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Consolidation prize: Nick Young anyone?

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The Lakers and Celtics rarely make deals, but could a trade for the troubled LA guard help Boston?

NBA: Boston Celtics at Los Angeles Lakers Jayne Kamin-Oncea-USA TODAY Sports

First, a disclaimer: a deal for Nick Young is highly unlikely because, well, it’s Nick Young, but the cap logic is sound. If Danny Ainge can find a deal that consolidates the roster by adding a low-risk, high-reward vet for some young players that could be training camp cuts, he’d surely take a hard look at it. So, here’s the skinny on Swaggy P’s dwindling days in Los Angeles from B/R’s Kevin Ding:

I would frankly be surprised if Nick Young was on the Lakers' roster at the start of the season. They've been trying to trade him for a while, they're still trying to trade him, they are willing to even buy him out if necessary to move on and really commit to the youth movement and let D'Angelo Russell do his thing.

He’s been a joke for the last couple of years, but the 31-year-old has been productive before. He’s two years removed from shooting nearly 40% from behind the arc and averaging 18 points a game. Gerald Green signed on earlier this summer to be the reclamation project du jour, but trading for Young does provide some potential cap relief if he’s eventually waived. Here’s newest CelticsBlog writer, Keith Smith, on a deal involving James Young and R.J. Hunter for Nick Young:

The Celtics would save about $800k for this season if they waived and stretched Young by 8/31. If they waived/stretched Young after 8/31, his full 16-17 salary counts on the books, and they could stretch the 17-18 salary over 3 years. The difference is that before 8/31 a team can waive/stretch Young over 5 years (2 years left on his deal x 2 + 1 season = 5). After 8/31 they can only do 3 years (1 year left x 2 + 1 = 3).

In case you were wondering, in a waive/stretch scenario Young's player option is given to him as guaranteed salary, since he would not be voluntarily opting out of that last season.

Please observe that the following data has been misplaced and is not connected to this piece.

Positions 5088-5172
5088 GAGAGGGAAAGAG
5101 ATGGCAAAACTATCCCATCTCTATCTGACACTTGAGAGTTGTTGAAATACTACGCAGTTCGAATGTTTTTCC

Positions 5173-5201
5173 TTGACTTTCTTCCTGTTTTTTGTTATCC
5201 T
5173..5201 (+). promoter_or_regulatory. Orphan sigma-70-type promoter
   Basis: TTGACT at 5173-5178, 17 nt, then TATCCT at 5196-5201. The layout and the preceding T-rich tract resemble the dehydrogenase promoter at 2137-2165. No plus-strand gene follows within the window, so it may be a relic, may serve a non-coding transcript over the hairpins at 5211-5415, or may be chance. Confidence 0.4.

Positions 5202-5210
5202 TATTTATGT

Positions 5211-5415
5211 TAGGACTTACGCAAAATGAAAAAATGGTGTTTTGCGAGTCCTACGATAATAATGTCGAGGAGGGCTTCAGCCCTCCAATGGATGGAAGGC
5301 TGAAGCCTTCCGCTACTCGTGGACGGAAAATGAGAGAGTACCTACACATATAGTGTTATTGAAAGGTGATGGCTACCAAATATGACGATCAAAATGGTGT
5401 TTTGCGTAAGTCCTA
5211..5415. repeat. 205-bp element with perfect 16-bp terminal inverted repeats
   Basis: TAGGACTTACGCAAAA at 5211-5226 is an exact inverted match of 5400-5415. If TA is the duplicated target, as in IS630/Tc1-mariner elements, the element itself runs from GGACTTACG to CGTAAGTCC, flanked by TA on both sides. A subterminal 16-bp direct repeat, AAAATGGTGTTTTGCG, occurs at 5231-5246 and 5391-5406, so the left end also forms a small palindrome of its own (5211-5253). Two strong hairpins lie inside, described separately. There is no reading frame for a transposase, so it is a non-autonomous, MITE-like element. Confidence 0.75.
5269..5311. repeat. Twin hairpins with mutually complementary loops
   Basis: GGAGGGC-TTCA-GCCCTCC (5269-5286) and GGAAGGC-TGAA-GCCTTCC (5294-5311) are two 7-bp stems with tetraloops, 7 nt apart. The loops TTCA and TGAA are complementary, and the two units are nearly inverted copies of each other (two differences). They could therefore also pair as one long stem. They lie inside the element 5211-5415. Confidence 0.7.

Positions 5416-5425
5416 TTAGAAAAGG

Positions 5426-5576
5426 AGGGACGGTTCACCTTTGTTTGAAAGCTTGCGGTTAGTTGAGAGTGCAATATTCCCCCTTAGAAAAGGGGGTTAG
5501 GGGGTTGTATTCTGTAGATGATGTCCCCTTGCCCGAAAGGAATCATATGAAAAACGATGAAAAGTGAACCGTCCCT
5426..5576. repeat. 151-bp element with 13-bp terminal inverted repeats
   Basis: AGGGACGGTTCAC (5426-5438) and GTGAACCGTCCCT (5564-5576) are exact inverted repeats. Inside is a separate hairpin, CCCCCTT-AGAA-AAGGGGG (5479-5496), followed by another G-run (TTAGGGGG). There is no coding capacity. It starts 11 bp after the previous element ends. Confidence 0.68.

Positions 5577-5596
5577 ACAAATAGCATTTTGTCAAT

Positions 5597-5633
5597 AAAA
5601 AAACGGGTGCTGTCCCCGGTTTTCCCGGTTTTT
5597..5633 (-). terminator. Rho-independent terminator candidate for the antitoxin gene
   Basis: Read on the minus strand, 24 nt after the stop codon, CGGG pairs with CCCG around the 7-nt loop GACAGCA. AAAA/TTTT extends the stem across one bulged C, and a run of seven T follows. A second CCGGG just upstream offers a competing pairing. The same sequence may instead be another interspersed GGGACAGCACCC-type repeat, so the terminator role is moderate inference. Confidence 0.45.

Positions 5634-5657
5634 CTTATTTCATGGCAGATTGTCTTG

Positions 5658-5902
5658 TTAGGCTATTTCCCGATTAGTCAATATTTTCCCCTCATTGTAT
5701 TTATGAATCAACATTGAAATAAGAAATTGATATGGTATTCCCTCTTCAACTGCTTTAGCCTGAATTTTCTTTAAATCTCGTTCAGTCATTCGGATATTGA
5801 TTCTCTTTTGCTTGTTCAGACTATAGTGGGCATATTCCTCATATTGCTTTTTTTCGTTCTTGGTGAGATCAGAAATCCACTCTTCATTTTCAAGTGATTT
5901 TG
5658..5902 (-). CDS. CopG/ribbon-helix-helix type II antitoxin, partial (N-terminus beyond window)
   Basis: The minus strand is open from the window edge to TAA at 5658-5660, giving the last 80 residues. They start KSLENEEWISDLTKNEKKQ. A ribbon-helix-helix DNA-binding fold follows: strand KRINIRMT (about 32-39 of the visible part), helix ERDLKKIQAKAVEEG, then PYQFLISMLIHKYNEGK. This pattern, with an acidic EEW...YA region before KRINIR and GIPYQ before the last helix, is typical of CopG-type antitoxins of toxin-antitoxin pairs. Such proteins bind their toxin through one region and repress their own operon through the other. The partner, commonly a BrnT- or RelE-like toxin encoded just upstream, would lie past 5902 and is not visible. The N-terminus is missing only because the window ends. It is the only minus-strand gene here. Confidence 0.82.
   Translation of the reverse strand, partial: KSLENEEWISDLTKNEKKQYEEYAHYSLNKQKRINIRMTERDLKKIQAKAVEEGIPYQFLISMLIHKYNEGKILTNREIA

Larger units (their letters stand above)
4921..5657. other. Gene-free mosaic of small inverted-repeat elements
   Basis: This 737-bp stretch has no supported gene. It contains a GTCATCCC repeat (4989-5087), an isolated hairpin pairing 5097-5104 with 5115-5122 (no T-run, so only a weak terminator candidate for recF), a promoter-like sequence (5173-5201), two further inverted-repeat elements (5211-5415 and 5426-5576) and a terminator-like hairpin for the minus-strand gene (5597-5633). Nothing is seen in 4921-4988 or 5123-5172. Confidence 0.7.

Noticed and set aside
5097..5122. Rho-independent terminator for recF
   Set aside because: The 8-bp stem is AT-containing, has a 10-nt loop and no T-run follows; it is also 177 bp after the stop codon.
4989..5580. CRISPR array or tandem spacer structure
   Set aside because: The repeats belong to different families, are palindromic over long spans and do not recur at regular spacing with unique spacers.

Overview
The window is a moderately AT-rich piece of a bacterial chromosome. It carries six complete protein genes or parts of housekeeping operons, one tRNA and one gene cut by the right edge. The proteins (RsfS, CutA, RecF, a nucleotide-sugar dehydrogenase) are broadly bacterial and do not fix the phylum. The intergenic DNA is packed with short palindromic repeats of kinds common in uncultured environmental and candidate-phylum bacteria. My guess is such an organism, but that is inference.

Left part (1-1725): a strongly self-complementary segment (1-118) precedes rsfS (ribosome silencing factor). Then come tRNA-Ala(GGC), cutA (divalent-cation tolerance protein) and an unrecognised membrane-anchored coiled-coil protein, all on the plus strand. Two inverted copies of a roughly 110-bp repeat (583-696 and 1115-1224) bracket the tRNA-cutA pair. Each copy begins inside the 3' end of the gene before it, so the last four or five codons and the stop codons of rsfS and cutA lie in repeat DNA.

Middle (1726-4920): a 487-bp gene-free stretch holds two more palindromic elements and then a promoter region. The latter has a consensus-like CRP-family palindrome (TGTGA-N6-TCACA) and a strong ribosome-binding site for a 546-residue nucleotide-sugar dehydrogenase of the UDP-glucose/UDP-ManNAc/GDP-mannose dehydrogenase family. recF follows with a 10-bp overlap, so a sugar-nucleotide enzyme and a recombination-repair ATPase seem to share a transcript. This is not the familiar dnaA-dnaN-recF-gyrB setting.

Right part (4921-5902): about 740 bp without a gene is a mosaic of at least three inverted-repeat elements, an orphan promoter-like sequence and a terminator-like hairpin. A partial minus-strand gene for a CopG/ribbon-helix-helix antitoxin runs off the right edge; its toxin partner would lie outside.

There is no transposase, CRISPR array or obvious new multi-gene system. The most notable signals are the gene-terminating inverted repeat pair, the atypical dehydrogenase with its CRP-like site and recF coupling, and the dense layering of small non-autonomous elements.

The longer-term savings would be figured by the years that Young/Hunter have left on the books and if Boston would or wouldn't pick up their team options on their rookie-scale deals or not. Young has this year and a team option for 17-18. Hunter has this year and team options for 17-18 and 18-19.

Personal opinion: they should stay away. The savings of $800k isn't worth giving up even a minimum prospect like Hunter. I'd rather just waive Holland and Young (who I would not stretch since they should just eat the whole deal now vs. taking on future cap hits) and move on. And there is always the chance they can salary dump Young on a team and not have to eat anything.

For what it’s worth, the trade restrictions for Ben Bentil and Demetrius Jackson are lifted on August 26th. So yeah, Nick Young still stays nuclear. The Celtics shouldn’t get near this mess for all the conditional first- and second-rounders in the world, but they’ve still got their own roster issues to deal with. There are vets out there in the final year of their contracts that could interest the Celtics in this kind of trade. Could Danny pry away Tony Allen from Memphis? Are Nick Collison or Anthony Morrow available out of OKC? Maybe P.J. Tucker isn’t in Phoenix’s future plans? In about six weeks, the Celtics will enter training camp with 18 players under contract, and they’ll need to whittle that number down to 15. It’ll come down to who can make shots, who can defend, and who can help their teammates. Snapchatters need not apply.